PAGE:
"Honestly that's a dream client situation, especially for international clients. I really thought they would give me a set of rules, but I actually had to create my own rules for myself for this artwork."
With so many ways to interpret the chic and warm atmosphere of the south of France, Zante started by giving the hotel multiple possible sketches, and from there he collaborated with the PR team on which design was the best option.
"The person that I was working closely with was the hotel manager, Chad Merced, who had a design background, so it was really nice to have a person who spoke the same creative and visual language as me," Zante said.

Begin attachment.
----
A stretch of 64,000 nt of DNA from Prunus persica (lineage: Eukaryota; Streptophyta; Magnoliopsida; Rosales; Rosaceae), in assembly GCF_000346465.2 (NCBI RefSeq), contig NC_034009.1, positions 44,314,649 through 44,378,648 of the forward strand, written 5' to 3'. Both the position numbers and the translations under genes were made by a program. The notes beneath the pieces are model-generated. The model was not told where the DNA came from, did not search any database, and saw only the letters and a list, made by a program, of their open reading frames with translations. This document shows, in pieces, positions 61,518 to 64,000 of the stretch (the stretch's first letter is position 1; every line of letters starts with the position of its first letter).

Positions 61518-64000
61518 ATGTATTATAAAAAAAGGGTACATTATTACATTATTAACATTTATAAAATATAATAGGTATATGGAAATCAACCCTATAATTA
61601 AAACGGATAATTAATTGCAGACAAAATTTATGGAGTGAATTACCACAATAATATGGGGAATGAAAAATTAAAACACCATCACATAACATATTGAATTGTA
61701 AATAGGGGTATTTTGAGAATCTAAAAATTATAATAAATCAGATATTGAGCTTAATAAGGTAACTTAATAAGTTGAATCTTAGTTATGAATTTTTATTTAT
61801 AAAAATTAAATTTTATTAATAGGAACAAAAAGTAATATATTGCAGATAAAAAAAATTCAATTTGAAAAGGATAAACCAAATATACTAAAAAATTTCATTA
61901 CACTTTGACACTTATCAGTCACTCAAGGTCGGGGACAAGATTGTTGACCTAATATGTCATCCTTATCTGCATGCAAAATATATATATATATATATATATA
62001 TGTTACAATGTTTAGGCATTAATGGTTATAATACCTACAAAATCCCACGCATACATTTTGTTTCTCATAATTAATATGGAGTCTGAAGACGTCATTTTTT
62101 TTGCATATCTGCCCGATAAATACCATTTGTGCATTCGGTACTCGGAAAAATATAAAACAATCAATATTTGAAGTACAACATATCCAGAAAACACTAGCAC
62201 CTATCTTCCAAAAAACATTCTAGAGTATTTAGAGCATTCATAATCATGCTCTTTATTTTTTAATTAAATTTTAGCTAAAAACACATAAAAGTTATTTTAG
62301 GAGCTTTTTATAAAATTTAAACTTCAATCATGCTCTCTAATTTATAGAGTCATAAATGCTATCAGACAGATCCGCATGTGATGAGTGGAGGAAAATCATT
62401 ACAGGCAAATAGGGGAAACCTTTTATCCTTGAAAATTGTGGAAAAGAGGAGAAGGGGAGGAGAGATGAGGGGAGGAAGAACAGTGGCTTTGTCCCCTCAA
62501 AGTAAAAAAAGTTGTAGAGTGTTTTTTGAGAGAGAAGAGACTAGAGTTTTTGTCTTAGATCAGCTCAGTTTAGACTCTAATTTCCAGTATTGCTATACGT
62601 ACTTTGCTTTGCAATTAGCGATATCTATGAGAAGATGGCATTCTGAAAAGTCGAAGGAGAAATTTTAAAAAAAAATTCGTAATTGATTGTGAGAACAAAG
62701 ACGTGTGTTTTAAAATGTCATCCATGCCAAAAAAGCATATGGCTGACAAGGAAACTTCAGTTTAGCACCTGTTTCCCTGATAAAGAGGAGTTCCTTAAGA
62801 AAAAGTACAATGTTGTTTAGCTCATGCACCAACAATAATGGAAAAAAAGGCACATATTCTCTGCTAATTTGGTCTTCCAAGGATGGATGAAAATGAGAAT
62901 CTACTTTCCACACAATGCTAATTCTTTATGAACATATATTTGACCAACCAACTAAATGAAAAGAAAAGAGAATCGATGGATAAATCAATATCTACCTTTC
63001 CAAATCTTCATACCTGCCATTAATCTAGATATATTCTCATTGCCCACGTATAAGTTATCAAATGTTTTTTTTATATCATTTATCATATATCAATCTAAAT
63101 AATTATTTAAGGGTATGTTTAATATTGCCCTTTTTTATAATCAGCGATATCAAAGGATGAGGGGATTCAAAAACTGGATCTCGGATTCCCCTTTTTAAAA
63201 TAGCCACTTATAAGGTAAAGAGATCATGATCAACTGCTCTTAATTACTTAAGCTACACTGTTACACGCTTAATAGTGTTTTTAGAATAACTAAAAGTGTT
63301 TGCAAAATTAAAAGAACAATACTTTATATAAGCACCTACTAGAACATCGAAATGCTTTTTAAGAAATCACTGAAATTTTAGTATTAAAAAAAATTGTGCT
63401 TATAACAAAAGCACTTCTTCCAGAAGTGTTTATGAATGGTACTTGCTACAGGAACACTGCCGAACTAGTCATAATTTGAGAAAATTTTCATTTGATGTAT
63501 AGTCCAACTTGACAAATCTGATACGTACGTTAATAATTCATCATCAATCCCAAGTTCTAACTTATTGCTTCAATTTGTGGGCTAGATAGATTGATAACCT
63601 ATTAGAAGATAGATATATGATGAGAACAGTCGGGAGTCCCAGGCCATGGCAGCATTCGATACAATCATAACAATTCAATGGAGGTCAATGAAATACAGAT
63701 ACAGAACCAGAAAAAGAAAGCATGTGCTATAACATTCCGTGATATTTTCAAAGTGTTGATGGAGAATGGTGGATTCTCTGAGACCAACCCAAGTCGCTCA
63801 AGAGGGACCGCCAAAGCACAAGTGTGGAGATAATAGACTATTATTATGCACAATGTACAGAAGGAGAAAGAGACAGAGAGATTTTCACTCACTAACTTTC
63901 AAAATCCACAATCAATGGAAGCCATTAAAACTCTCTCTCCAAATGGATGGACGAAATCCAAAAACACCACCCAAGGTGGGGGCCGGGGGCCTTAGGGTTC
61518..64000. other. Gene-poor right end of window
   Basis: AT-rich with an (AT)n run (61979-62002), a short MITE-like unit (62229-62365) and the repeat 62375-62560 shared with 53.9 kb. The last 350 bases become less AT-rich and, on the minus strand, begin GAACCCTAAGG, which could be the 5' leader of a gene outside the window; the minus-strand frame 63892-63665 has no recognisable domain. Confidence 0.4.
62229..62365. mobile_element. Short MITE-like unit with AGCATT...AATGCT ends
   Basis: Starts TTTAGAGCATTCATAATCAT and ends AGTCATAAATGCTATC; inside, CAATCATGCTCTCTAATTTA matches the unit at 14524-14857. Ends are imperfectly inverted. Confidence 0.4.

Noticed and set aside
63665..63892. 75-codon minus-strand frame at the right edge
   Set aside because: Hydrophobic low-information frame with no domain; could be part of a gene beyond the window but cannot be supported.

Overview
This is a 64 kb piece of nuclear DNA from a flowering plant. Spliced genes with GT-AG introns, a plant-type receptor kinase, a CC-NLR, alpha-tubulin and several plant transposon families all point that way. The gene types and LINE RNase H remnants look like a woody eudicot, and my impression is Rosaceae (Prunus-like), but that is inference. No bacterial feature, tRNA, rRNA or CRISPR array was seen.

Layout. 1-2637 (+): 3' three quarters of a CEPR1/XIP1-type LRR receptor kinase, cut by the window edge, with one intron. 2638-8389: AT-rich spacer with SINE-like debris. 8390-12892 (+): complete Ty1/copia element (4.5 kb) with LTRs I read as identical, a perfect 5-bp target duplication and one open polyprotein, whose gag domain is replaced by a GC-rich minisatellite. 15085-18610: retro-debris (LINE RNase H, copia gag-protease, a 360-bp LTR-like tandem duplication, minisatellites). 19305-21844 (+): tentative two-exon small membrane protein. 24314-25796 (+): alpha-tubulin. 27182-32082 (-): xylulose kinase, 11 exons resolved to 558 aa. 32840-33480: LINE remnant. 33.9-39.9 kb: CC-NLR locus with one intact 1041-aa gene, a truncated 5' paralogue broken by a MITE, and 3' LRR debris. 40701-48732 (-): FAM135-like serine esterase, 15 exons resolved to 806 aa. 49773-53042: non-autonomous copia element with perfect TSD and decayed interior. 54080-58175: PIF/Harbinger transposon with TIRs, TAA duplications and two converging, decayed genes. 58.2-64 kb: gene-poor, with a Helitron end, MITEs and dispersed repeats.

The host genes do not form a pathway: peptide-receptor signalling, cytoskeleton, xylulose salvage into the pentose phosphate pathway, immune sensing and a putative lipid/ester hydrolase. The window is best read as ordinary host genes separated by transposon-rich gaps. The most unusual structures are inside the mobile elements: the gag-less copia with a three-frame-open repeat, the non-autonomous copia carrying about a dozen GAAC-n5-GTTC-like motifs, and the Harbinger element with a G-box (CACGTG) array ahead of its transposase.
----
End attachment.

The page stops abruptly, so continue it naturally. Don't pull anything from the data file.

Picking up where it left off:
Zante conveyed that it's important for him to begin a piece by not looking up anything on the internet and to focus solely on his own original thoughts, so as not to fixate on anything.
He spent time envisioning the feel and mood of the Mediterranean and then went into visual research of the actual area of Saint-Tropez, Nice and the Amalfi Coast.
"I actually created a whole board of just images of what the architecture looks like, what the landscape looks like — the type of trees that are in this region and also the colours that they use. That gave me that foundation to include these key elements so that the culture and aesthetic of the south of France translated back into this artwork," Zante said.